The French National Institute of Health and Medical Research (Inserm), the US National Institutes of Health (NIH) and the London School of Hygiene & Tropical Medicine (LSHTM), in collaboration with health authorities in Guinea and Liberia, are launching a large clinical trial of candidate Ebola vaccines under the aegis of the PREVAC international consortium (Partnership for Research on Ebola VACcination).
The VRI (“Immunomonitoring-MIC” and “biostatistics & bioinformatics” divisions) is involved in this new clinical trial in Guinea through an immunological sub-study to analyze the immunogenicity of vaccines used in PREVAC.
Result of a collaboration between the CNRS, the VRI, Montpellier University, Inserm, the Institut Pasteur, the Henri-Mondor AP-HP hospital in Créteil, and the Gui de Chauliac hospital (CHU de Montpellier), French researchers have identified a marker that makes it possible to differentiate “dormant” HIV-infected cells from healthy cells. This discovery will make it possible to isolate and analyze reservoir cells which, by silently hosting the virus, are responsible for its persistence even among patients receiving antiviral treatment, whose viral load is undetectable. It offers new therapeutic strategies for targeting infected cells. This research is published in the journal Nature on March 15, 2017.
Today, the International AIDS Society (IAS) announced the plenary speakers and programme for the 9th IAS Conference on HIV Science (IAS 2017). Hosted in partnership with ANRS (The French National Agency for Research on AIDS and Viral Hepatitis), the conference will take place from 23-26 July 2017 in Paris, France.
The plenary program will feature sessions that cover innovative prevention, treatment, and care approaches for HIV. The speakers will spotlight the latest developments in vaccines, cure research for hepatitis B, cancer and immune-based therapies, as well as providing new insights into improved preventative and therapeutic measures.
Yves Lévy (Inserm) will speak about “Harnessing the Immune System to Prevent and Control HIV Infection” on Monday 24th of July 2017
Two candidate vaccines targeting dendritic cells have been developed at the Vaccine Research Institute (VRI), and their manufacture under cGMP guidelines will permit the set-up of future clinical trials in humans.
The 21st International AIDS Conference took place from July 17 2016 to July 22 2016 in Durban, South Africa http://www.aids2016.org/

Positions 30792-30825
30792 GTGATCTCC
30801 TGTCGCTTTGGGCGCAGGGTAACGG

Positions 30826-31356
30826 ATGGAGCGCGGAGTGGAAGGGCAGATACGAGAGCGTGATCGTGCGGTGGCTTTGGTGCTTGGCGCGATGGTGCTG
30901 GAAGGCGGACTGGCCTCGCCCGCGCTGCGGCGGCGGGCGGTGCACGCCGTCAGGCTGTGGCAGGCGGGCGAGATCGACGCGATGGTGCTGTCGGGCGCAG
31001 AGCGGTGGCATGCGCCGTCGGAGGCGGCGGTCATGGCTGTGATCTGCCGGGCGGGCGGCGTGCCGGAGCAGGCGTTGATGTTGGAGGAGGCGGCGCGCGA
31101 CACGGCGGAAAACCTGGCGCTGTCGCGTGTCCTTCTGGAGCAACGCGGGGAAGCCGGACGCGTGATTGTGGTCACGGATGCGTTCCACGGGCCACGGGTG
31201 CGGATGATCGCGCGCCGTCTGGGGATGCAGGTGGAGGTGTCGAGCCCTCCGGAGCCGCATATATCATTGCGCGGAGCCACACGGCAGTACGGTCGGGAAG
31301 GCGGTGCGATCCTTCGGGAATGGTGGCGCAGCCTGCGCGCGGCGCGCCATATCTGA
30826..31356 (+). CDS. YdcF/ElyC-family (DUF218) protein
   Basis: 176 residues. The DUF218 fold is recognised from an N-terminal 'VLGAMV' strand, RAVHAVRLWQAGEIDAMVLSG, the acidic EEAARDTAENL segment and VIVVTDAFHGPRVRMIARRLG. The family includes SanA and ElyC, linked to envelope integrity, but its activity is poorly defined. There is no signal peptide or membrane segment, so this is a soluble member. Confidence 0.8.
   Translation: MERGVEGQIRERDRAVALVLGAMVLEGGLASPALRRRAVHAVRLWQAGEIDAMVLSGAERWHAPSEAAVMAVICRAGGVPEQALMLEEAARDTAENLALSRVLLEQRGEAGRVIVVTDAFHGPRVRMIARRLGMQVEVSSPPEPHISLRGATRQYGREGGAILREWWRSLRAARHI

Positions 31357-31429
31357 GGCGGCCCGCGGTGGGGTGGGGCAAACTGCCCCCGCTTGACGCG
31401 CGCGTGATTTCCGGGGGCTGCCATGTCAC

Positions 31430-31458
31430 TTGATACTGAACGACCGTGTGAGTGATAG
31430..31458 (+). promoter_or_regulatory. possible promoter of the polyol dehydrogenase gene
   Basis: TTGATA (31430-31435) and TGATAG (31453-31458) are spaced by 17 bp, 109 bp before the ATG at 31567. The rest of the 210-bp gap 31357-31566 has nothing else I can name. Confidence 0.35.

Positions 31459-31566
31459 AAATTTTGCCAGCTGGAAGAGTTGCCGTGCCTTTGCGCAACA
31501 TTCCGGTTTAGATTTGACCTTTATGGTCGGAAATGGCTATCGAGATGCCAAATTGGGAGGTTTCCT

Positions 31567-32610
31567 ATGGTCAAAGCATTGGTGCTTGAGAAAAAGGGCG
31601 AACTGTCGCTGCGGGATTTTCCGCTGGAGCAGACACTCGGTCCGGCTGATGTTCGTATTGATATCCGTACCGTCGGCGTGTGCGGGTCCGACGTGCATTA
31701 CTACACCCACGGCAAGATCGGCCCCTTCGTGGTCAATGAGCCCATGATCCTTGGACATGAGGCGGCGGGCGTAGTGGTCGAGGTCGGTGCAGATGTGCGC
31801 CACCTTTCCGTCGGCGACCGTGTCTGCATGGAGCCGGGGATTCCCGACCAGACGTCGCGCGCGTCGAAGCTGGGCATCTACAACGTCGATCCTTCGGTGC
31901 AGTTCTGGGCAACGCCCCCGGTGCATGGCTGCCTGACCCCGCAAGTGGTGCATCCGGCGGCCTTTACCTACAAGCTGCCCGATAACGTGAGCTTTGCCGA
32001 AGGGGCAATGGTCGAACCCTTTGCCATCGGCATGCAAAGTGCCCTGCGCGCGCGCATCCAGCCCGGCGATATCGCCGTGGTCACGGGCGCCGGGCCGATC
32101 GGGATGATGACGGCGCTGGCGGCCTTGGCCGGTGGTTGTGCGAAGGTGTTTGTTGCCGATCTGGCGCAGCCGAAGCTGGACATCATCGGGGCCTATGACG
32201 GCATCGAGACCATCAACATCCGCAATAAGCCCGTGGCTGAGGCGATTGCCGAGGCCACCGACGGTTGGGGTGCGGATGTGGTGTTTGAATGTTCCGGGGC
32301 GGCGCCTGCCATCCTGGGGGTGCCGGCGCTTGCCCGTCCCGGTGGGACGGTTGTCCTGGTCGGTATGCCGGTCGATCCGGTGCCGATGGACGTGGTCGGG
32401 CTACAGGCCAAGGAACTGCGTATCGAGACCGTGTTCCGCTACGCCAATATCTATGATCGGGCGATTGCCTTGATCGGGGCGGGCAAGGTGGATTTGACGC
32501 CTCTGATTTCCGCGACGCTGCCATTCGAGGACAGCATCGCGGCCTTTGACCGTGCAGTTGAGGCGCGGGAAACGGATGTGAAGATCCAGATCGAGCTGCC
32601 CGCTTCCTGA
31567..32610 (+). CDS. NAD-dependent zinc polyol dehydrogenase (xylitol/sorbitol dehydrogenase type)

The ANRS attended the 21st Conference of the IAS and hosted a satellite symposium "Oral PrEP on demand: an alternative to daily PrEP?" . PrEP was at the heart of the next IAS conference in Durban, where the most recent results of international studies have been discussed.
The ANRS took part in presenting the final results of the Ipergay trial (open phase) and hosting a satellite symposium on PrEP on demand. Preclinical studies in animal models, clinical trials and pharmacokinetic studies in favor of the strategy "on demand" and the WHO guidelines were presented and discussed.
The symposium was introduced by Ms. Marisol Touraine, Minister of Social Affairs and Health.
UN Secretary-General Mr Ban Ki-moon announced the creation of a “Global Health Crises” Task Force, which will bring together 3 co-leads and 12 members, including Inserm Chairman and CEO Yves Lévy.
The Task Force will ensure the implementation and monitoring of the recommendations of the report, “Protecting humanity from future health crises,” submitted to the UN Secretary-General in February 2016 by the High-level Panel on the Global Response to Health Crises.
The main mission of the Task Force will be to alert the UN Secretary-General on matters related to emerging crises and any gaps or weaknesses in the world health system.
Researchers from the Institut Pasteur, CNRS and Vaccine Research Institute (ANRS/Inserm) recently shown that some effective antibodies recognize cells infected by the human immunodeficiency virus (HIV) and trigger their destruction by the immune system.
This discovery sheds new light on the mechanism of action of these specific antibodies, which are currently undergoing clinical trials. These findings are published in Nature Communications on March 3rd , 2016.
Using innovative technology, scientists from the Institut Pasteur and Inserm filmed in vivo the process by which an AIDS vaccine candidate, developed by the French Vaccine Research Institute and the ANRS, triggers the immune response. This previously unseen footage clearly shows how the vaccine recruits the immune cells needed to destroy infected cells.
These results, published in the journal Nature Medicine on December 21, 2015, shed new light on the mode of action and potential of this vaccine.